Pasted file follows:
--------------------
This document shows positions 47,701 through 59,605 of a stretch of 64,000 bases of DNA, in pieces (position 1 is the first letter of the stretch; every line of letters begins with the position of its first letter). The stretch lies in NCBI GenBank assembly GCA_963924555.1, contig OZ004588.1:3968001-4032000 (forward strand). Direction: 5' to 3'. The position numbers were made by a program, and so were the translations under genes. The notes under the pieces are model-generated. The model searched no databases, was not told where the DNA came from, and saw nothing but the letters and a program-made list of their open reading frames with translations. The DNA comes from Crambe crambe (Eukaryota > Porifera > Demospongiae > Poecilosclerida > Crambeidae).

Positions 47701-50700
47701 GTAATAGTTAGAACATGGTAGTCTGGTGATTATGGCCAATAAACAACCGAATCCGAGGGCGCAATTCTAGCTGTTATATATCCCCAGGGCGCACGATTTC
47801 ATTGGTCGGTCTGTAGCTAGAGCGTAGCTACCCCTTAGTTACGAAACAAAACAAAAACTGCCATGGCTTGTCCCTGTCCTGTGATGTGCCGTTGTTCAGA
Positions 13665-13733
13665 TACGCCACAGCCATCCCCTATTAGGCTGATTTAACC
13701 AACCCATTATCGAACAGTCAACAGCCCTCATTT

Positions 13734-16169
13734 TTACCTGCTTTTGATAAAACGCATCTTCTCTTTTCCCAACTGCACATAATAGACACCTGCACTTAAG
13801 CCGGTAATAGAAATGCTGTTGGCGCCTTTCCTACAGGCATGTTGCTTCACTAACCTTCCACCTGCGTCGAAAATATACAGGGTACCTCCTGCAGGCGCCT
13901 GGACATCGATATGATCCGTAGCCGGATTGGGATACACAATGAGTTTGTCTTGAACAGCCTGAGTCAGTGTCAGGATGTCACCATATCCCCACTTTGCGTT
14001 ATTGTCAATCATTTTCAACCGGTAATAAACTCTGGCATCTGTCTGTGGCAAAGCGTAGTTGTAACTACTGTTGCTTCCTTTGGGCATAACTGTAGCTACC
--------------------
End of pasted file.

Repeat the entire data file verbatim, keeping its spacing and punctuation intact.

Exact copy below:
This document shows positions 47,701 through 59,605 of a stretch of 64,000 bases of DNA, in pieces (position 1 is the first letter of the stretch; every line of letters begins with the position of its first letter). The stretch lies in NCBI GenBank assembly GCA_963924555.1, contig OZ004588.1:3968001-4032000 (forward strand). Direction: 5' to 3'. The position numbers were made by a program, and so were the translations under genes. The notes under the pieces are model-generated. The model searched no databases, was not told where the DNA came from, and saw nothing but the letters and a program-made list of their open reading frames with translations. The DNA comes from Crambe crambe (Eukaryota > Porifera > Demospongiae > Poecilosclerida > Crambeidae).

Positions 47701-50700
47701 GTAATAGTTAGAACATGGTAGTCTGGTGATTATGGCCAATAAACAACCGAATCCGAGGGCGCAATTCTAGCTGTTATATATCCCCAGGGCGCACGATTTC
47801 ATTGGTCGGTCTGTAGCTAGAGCGTAGCTACCCCTTAGTTACGAAACAAAACAAAAACTGCCATGGCTTGTCCCTGTCCTGTGATGTGCCGTTGTTCAGA
Positions 13665-13733
13665 TACGCCACAGCCATCCCCTATTAGGCTGATTTAACC
13701 AACCCATTATCGAACAGTCAACAGCCCTCATTT

Positions 13734-16169
13734 TTACCTGCTTTTGATAAAACGCATCTTCTCTTTTCCCAACTGCACATAATAGACACCTGCACTTAAG
13801 CCGGTAATAGAAATGCTGTTGGCGCCTTTCCTACAGGCATGTTGCTTCACTAACCTTCCACCTGCGTCGAAAATATACAGGGTACCTCCTGCAGGCGCCT
13901 GGACATCGATATGATCCGTAGCCGGATTGGGATACACAATGAGTTTGTCTTGAACAGCCTGAGTCAGTGTCAGGATGTCACCATATCCCCACTTTGCGTT
14001 ATTGTCAATCATTTTCAACCGGTAATAAACTCTGGCATCTGTCTGTGGCAAAGCGTAGTTGTAACTACTGTTGCTTCCTTTGGGCATAACTGTAGCTACC